A perfect game is defined by Major League Baseball as a game in which a pitcher (or combination of pitchers) pitches a victory that lasts a minimum of nine innings and in which no opposing player reaches base. Thus, the pitcher (or pitchers) cannot allow any hits, walks, hit batsmen, or any opposing player to reach base safely for any other reason: in short, "27 up, 27 down". The feat has been achieved 23 times in the history of major league baseball—21 times since the modern era began in 1900, most recently by Félix Hernández of the Seattle Mariners on August 15, 2012.
A perfect game is also a no-hitter and a shutout. Since the pitcher cannot control whether or not his teammates commit any errors, the pitcher must be backed up by solid fielding to pitch a perfect game. An error that does not allow a batter to get on base, such as a misplayed foul ball, does not spoil a perfect game. Weather-shortened contests in which a team has no baserunners and games in which a team reaches first base only in extra innings do not qualify as official perfect games under the present definition. The first confirmed use of the term "perfect game" was in 1908; the current official definition of the term was formalized in 1991. Although it is possible for multiple pitchers to combine for a perfect game (as has happened ten times at the major league level for a no-hitter), to date, every major league perfect game has been thrown by a single pitcher.
The first known use in print of the term perfect game occurred in 1908. I. E. Sanborn's report for the Chicago Tribune about Addie Joss's performance against the White Sox calls it, "an absolutely perfect game, without run, without hit, and without letting an opponent reach first base by hook or crook, on hit, walk, or error, in nine innings." Several sources have claimed (erroneously) that the first recorded usage of the term "perfect game" was by Ernest J. Lanigan in his Baseball Cyclopedia, made in reference to Robertson's 1922 game. The Chicago Tribune came close to the term in describing Richmond's game in 1880: "Richmond was most effectively supported, every position on the home nine being played to perfection." Similarly, in writing up Ward's perfect game, the New York Clipper described the "perfect play" of Providence's defense.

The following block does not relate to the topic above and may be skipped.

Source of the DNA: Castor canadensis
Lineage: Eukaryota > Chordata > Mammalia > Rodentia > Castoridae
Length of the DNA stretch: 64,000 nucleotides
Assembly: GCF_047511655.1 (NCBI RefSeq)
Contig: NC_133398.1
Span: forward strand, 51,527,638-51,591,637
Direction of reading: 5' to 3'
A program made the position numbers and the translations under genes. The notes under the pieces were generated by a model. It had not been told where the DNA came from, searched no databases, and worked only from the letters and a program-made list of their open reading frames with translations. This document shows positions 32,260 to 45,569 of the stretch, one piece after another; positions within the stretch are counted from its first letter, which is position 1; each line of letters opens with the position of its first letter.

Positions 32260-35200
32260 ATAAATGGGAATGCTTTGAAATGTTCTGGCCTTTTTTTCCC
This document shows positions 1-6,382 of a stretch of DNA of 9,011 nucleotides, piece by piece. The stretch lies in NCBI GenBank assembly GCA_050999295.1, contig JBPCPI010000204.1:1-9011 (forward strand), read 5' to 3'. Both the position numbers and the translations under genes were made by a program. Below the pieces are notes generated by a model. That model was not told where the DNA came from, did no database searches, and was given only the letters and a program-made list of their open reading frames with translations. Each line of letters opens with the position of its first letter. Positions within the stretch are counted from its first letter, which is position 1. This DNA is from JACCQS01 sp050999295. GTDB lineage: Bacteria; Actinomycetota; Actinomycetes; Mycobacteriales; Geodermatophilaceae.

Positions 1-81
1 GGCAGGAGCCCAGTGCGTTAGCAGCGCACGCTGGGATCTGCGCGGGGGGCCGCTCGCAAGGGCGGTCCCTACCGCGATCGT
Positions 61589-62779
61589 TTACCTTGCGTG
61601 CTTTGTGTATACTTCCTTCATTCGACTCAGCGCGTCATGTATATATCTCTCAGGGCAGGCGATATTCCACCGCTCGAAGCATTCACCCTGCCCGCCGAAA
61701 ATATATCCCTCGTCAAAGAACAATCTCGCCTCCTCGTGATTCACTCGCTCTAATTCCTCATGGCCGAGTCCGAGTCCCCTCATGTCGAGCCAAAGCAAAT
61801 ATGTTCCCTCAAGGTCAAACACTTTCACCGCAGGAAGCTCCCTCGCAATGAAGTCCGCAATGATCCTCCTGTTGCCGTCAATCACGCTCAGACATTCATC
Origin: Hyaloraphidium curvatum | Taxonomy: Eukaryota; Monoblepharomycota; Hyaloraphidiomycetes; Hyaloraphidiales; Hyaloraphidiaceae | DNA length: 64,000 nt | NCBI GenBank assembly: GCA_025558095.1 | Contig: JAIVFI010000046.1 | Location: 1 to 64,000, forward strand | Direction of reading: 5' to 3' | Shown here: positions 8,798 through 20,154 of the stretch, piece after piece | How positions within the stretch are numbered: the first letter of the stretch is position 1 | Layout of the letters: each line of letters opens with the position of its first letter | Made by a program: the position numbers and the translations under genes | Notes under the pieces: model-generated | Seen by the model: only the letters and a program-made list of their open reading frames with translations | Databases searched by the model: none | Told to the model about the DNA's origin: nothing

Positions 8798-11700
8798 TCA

The current official Major League Baseball definition of a perfect game is largely a side effect of the decision made by the major leagues' Committee for Statistical Accuracy on September 4, 1991, to redefine a no-hitter as a game in which the pitcher or pitchers on one team throw a complete game of nine innings or more without surrendering a hit. That decision removed a number of games that had long appeared in the record books: those lasting fewer than nine innings, and those in which a team went hitless in regulation but then got a hit in extra innings. The definition of perfect game was made to parallel this new definition of the no-hitter, in effect substituting "baserunner" for "hit". As a result of the 1991 redefinition, for instance, Harvey Haddix receives credit for neither a perfect game nor a no-hitter for his performance on May 26, 1959 when he threw 12 perfect innings against the Milwaukee Braves before allowing a baserunner in the 13th.